Any of y'all deleted Twitter and/or Facebook from your devices? How do you fight the habit?


#1

I’ve made a bad habit of picking up my phone in the morning and looking at Twitter, and wow that’s terrible. I’ve deleted it and Facebook from my phone, but I want to know if anyone has any tips or advice on actually breaking the habit of picking up your phone to look at the hell websites. Have you just subbed different sites that are less terrible, do you look at Instagram or Discord or something instead? Do you try to keep yourself occupied with other stuff in the times you’d be picking your phone up?

I like to draw and I’m thinking I can make a habit of picking up my sketchbook instead of looking at the depressing internet. What helped y’all get away from these types of habits?


#2

If you deleted them, isn’t that enough? You can’t look at something that isn’t there.


#3

Early morning twitter is a bad idea, I agree. One thing you have up your sleeve against your habit is that you and your phone are both separate entities, and if the urge to check hellsites grows too powerful, I recommend leaving your phone out of eyesight in a different room. There is something nice about being unable to either hear or see notifications coming up, it kind of lets you regain control of your attention


#4

I deleted Twitter a couple months ago and had no desire to go back, and Facebook I keep just to stay in touch on Messenger and the occasional happy birthday message. But yea, I’ve replaced looking at those sites mainly through getting into Instagram (cute animals and positivity!), Discord, and checking out these forums. It has really helped my mood, no doubt.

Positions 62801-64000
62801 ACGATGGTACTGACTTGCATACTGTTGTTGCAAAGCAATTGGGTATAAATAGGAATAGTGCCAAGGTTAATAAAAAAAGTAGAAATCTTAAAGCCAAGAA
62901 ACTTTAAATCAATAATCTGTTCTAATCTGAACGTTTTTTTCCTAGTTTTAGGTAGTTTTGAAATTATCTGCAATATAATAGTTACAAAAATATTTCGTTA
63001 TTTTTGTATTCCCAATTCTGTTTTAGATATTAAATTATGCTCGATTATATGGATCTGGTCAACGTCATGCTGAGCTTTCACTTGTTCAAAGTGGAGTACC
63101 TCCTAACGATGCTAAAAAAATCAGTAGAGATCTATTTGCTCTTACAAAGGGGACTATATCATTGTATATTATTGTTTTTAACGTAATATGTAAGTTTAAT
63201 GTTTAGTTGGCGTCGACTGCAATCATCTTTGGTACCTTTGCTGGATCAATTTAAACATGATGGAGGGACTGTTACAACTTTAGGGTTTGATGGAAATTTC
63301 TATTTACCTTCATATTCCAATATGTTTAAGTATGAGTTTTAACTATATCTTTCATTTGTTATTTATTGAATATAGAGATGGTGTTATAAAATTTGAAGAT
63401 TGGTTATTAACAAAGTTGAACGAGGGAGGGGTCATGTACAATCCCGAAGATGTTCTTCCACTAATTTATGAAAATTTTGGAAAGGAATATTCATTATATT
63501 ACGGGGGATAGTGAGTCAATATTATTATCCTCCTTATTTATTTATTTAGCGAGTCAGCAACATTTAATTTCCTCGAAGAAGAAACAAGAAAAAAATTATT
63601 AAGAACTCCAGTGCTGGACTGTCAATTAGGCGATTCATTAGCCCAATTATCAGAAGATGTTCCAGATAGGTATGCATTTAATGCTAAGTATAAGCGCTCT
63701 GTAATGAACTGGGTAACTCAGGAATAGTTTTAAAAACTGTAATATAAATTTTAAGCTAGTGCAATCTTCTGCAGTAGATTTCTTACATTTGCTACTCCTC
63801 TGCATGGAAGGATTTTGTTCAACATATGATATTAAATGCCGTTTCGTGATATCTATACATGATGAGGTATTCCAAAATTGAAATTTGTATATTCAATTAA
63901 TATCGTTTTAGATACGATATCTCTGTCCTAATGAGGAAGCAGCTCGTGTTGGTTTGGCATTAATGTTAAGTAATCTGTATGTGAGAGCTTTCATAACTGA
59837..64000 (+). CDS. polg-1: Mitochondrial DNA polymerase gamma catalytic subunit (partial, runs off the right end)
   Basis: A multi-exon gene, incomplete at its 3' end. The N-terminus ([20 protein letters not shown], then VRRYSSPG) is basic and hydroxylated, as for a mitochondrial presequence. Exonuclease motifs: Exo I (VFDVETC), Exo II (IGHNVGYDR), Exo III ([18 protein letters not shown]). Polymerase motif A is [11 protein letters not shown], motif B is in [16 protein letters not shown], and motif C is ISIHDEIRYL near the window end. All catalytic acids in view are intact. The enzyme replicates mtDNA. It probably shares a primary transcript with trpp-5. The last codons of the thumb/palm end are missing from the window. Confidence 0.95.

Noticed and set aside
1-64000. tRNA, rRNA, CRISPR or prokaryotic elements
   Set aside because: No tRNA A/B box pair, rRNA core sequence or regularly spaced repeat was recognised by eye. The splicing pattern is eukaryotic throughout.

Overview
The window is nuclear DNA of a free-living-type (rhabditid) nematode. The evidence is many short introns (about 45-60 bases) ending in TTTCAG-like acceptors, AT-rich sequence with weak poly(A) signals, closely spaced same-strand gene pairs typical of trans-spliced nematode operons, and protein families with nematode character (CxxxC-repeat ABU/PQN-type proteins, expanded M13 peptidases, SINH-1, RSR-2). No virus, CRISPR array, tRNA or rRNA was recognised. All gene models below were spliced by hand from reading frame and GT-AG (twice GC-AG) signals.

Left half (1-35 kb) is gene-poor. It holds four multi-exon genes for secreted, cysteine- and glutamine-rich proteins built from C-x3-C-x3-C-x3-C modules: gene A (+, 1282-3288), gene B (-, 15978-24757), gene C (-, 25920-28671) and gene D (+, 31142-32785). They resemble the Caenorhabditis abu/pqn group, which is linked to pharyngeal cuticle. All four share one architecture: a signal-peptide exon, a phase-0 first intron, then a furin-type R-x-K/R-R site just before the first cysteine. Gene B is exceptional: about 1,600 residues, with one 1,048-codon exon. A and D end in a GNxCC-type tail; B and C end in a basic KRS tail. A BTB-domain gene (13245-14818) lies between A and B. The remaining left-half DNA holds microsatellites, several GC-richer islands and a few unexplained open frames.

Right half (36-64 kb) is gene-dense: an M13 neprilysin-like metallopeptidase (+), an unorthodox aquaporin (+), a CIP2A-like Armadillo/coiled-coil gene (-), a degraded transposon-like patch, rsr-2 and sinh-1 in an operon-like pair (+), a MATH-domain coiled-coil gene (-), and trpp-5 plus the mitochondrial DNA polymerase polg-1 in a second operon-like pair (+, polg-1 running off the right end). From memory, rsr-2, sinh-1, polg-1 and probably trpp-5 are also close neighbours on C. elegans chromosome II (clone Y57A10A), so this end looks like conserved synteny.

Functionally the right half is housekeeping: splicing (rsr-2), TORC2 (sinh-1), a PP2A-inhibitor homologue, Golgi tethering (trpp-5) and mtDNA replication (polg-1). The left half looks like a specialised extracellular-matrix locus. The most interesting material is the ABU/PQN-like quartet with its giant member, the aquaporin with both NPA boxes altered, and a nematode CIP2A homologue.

In general, I’ve stopped checking US news sources and spent less time on international news as a whole. I’m lucky being Canadian in that while our domestic situation isn’t great, it’s also not nearly as depressing as elsewhere.

If you do need something else, I’ve heard from multiple people that mindless clicker games are a great way to satiate the need to check your phone without making you feel like crap. Perhaps that’s worth giving a shot.


#5

I got rid of twitter and facebook off my phone (and actually just straight-up deleted my Twitter account) and my life is so much better.

I pass the poopin’ time by reading ebooks. It’s way more productive and healthier for me than dunking my head into the raw sewage stream that is twitter.

I still have the 'gram because of course I am a huge hypocrite and I gotta have some sort of social media validation


#6

I quit twitter over a year ago but still kept checking it… Finally deleted my account earlier this year.

Part of how I cope is by being on a really good Mastodon instance, one that brooks no bullshit from the kind of people twitter says are fine.


#7

I have been deleting the twitter app and adding it back on the last six months. I finally deleted my twitter yesterday. One thing that helped me is setting up an rss reader. That way I have something to spray information at me, but there shouldn’t be something random that brings me down.


#8

I have to keep Facebook, because it’s the sole form of communication for a bunch of my old friends and family. I’ve been trying to scale back my ingestion of it though, taking some apps off my phone.


#9